Nvidia unveils new RTX GPUs, aims at making ray-tracing more accessible


Ray-tracing is a bit of a buzzword at the moment and for good reason. For those of you who don’t know, ray-tracing technology is an evolving form of hyper-advanced lighting seen in digitally rendered environments. It’s been used by animated movies for ages now but it’s taken a while to burst into the video game industry, largely because it’s more expensive to design around and it requires some real specialised technology to actually run it. Yet that hasn’t stopped Nvidia, one of the more notable producers of GPUs for decades now, from implementing the tech in their graphics cards. Yet ray-tracing technology has grown monumentally since Nvidia first tried to it commercially available and they’re only doubling down on its new range of RTX cards.

Unveiled last night, Nvidia shed light on the RTX 3000 range of graphics cards and despite their gigantic size and gorgeous aesthetic, they’re not as expensive as you might think. Featuring Nvidia’s new Ampere tech, the RTX 3070, 3080 and 3090 are designed in such a way that advanced ray-tracing tech has never been more accessible.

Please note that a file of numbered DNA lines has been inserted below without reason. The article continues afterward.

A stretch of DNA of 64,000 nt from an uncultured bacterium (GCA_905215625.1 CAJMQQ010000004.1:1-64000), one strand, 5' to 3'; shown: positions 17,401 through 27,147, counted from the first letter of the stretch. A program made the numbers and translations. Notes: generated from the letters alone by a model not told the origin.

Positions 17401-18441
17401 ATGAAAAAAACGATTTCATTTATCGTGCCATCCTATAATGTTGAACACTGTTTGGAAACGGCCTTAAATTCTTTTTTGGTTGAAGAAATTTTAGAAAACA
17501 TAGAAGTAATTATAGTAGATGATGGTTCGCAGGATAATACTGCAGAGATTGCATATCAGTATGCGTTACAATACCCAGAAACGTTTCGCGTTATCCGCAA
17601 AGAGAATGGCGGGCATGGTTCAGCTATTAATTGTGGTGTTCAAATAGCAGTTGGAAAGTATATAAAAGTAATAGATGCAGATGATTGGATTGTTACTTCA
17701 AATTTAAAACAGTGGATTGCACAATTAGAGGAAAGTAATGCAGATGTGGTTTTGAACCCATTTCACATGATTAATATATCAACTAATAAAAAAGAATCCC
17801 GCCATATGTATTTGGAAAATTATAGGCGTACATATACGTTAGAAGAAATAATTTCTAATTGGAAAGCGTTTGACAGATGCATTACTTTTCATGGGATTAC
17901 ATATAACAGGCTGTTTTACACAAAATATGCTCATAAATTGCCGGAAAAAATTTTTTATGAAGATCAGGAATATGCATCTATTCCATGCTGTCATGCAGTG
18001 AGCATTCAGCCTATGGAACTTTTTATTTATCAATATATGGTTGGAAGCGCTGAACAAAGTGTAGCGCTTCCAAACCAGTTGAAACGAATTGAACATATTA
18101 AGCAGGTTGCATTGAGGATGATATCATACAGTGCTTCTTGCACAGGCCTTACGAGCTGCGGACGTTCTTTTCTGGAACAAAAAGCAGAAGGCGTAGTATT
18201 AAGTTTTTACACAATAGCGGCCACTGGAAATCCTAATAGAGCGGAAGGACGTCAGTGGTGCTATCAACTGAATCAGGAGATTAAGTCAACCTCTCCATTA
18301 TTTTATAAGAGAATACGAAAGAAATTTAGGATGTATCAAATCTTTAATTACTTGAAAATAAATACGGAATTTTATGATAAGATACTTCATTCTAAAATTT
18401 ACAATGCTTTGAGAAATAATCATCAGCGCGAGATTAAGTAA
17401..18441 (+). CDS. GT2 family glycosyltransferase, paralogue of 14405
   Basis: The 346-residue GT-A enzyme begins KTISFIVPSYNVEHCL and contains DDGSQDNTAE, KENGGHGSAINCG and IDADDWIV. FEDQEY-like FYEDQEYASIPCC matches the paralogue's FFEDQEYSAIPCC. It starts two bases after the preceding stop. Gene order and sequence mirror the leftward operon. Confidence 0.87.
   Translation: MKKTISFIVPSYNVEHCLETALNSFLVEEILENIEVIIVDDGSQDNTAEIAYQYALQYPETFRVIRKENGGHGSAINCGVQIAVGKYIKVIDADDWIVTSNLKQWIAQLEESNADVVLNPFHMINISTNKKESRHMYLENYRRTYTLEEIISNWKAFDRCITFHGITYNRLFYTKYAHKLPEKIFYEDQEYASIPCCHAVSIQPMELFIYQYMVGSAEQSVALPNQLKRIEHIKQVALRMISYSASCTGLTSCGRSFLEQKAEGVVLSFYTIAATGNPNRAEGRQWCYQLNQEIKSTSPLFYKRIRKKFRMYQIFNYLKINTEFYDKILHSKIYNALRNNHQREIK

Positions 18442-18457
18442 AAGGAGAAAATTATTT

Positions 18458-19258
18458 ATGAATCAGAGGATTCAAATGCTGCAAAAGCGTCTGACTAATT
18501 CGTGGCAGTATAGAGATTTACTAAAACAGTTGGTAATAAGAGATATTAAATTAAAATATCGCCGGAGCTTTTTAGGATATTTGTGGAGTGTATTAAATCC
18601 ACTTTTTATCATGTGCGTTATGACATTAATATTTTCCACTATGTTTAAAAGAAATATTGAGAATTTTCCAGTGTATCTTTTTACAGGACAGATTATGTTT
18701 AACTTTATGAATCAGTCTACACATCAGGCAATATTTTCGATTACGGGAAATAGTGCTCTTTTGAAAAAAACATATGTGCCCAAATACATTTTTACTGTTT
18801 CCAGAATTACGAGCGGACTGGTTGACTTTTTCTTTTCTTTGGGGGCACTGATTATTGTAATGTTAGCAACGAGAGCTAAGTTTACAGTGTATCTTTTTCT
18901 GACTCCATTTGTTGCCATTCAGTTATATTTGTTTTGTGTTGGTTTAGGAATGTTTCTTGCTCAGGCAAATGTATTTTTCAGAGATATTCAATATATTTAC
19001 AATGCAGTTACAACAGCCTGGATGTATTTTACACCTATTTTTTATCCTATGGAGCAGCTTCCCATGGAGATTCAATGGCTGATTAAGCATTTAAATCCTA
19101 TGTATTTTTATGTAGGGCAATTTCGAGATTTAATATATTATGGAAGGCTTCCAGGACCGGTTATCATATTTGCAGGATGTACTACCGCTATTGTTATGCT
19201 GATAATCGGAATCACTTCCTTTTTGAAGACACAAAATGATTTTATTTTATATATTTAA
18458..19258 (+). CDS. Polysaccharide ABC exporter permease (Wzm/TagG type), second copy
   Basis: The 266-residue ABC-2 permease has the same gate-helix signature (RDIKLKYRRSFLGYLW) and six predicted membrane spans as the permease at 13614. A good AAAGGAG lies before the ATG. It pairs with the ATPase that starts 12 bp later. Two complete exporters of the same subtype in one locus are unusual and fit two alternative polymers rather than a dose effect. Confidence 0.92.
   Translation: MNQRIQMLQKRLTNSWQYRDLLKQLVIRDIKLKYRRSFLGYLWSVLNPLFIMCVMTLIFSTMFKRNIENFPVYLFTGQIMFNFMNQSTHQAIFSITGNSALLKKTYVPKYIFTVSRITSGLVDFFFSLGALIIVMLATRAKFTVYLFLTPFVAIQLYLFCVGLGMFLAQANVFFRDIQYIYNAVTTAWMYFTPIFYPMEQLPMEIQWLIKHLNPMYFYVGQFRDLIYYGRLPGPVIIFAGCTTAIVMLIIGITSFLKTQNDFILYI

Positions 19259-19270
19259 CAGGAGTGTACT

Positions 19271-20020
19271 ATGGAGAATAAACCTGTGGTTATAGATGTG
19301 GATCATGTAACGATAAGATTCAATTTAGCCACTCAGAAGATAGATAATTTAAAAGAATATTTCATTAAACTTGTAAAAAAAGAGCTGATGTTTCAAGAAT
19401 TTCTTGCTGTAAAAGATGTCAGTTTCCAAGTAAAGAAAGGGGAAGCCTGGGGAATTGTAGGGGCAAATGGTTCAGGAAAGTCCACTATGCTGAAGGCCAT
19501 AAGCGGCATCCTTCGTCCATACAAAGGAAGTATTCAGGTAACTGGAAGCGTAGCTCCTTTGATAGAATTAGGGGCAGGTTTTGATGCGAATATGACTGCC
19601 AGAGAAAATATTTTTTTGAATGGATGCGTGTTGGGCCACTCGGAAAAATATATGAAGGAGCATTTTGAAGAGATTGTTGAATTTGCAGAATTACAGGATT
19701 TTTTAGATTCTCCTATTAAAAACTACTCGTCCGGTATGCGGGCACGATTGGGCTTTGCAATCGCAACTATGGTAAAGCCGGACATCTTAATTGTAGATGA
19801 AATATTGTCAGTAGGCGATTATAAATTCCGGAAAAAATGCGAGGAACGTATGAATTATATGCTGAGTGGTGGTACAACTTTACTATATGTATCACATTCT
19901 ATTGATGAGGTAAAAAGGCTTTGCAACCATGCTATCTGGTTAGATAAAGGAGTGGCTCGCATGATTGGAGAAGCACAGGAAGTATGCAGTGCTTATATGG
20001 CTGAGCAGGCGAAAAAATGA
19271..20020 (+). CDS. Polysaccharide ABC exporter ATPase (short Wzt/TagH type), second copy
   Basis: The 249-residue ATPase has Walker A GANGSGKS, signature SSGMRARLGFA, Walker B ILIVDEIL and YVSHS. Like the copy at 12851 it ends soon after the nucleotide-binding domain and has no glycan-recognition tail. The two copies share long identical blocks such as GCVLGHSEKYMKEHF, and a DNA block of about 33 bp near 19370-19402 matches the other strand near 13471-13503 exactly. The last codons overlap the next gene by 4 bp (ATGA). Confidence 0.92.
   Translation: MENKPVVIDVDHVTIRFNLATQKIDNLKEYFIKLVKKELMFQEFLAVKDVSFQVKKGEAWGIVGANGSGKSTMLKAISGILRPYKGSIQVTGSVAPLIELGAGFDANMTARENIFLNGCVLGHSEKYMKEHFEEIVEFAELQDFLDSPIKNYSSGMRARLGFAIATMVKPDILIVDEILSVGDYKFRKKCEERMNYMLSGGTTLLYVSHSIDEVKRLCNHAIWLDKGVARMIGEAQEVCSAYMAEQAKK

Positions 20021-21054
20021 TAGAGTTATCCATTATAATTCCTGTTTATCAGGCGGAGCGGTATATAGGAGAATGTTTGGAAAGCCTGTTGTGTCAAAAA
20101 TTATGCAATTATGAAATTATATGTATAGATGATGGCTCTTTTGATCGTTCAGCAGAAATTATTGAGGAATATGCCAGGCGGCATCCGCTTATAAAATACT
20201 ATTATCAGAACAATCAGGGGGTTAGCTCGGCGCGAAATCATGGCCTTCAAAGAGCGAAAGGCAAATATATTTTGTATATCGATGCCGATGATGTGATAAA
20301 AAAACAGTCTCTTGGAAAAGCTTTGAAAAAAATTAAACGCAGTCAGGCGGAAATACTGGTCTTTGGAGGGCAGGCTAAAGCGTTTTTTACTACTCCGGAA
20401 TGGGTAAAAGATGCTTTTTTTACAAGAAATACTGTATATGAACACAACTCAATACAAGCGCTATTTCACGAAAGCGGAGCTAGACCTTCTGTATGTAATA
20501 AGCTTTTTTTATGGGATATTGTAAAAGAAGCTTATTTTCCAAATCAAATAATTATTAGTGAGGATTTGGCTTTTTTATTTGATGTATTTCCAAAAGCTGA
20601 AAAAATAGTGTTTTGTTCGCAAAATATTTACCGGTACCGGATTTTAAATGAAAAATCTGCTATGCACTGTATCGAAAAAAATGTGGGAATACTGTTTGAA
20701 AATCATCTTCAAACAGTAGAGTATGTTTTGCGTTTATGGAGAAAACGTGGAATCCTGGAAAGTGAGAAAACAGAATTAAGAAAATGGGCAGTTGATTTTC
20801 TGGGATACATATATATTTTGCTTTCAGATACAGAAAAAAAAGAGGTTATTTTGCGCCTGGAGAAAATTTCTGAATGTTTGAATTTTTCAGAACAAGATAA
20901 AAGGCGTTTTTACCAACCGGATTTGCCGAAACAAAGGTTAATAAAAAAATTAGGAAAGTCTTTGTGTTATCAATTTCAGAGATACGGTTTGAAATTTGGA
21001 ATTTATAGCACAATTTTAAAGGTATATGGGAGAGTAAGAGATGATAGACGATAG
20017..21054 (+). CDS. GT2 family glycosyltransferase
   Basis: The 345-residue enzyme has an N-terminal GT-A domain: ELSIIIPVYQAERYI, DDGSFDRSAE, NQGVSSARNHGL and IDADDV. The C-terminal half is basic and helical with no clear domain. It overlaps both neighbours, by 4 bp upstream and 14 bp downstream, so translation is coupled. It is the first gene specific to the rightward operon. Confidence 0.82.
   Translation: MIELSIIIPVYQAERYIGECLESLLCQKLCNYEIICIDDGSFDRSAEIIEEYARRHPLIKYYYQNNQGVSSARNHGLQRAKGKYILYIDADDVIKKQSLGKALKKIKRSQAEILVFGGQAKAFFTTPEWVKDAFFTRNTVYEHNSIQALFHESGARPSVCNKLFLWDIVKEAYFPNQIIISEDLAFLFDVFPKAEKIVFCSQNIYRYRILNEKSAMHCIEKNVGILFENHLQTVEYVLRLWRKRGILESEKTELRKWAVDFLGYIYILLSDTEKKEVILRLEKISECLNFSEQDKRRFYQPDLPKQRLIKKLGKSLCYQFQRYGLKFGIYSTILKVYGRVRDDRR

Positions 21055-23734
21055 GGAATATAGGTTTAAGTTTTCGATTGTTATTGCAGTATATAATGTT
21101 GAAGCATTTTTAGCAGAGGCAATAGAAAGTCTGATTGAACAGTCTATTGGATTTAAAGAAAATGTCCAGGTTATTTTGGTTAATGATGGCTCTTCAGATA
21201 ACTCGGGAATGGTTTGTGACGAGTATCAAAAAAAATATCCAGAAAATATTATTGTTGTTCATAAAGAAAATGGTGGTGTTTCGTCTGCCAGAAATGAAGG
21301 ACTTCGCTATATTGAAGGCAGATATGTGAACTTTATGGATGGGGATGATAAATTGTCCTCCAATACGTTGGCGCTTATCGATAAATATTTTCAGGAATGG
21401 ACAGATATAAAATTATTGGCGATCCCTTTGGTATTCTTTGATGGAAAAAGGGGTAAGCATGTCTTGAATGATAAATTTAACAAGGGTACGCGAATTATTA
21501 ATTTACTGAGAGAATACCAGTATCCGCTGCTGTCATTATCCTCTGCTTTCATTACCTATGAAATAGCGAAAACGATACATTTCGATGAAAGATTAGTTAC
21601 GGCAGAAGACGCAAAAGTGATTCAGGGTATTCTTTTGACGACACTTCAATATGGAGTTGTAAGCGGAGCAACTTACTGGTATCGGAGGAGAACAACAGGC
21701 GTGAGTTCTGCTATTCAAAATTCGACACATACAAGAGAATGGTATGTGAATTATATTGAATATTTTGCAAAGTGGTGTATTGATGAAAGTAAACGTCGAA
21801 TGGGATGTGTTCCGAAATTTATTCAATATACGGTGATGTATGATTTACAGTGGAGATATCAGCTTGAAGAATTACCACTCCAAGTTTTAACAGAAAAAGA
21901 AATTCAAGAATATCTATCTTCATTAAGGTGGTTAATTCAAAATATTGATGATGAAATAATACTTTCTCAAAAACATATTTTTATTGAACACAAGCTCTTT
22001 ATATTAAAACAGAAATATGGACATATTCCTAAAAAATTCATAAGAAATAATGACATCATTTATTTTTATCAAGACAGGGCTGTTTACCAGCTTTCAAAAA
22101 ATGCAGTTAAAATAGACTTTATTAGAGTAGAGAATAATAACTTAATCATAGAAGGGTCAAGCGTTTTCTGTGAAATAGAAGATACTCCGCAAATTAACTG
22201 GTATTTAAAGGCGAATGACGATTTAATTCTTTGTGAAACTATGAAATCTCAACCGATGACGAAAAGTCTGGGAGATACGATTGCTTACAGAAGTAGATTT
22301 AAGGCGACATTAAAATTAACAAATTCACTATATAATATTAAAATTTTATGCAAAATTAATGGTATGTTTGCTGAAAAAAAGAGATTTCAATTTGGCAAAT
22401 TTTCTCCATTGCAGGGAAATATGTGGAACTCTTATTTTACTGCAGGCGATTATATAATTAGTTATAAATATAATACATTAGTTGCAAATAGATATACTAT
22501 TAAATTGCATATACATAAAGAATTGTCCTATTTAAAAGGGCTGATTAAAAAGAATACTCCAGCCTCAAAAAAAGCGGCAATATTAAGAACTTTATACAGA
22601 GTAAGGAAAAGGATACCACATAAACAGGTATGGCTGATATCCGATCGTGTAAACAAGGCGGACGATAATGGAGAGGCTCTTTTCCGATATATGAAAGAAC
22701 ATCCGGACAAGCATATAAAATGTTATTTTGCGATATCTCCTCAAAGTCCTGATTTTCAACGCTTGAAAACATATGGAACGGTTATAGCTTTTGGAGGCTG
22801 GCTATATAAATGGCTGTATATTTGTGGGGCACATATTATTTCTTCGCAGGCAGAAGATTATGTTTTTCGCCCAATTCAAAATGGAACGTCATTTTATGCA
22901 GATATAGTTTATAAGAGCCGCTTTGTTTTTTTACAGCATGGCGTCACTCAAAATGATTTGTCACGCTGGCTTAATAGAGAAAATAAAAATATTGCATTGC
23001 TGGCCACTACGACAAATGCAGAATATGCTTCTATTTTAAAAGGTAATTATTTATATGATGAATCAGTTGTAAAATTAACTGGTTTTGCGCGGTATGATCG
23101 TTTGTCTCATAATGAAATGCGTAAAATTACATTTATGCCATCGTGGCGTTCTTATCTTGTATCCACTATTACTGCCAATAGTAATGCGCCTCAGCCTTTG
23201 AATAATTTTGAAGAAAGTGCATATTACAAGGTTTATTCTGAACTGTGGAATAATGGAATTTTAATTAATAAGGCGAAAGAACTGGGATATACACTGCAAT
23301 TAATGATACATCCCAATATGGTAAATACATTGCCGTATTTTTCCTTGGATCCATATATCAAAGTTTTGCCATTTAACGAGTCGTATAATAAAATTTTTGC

Now, we could get into all the specs and hardware details but you and I both know that you’re not interested in the nitty-gritty. All you want to know is how much better these cards are compared the previous RTX 2000 range. Nvidia has promised that the 3000 range will pump out twice the power of the high-end RTX 2080 card; the RTX 3080 will include 10GB of GDDR6X memory and an updated thermal design to ensure the card doesn’t melt when you’re playing Cyberpunk 2077 with that advanced lighting technology.

Yet the best part about these new GPUs? They are way cheaper than you’re expecting them to be. The RTX 3070, available in October, will be $499 (R8 392,33 at the time of writing) while the RTX 3080 will be $699 (R11 755,99) and will launch on 17 September. Lastly, and definitely most expensively, the RTX 3090 will cost $1,500 which is just over a whopping R25,000. Look, that thing is capable of pushing out 8K resolutions which is an absurd number that the human eye can hardly recognise so why would you even bother?

To show off to your friends, that’s why.

(Source: The Verge)


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I completed a Masters Degree just so someone might take my opinions seriously one day. Also writes about video games over at Critical Hit.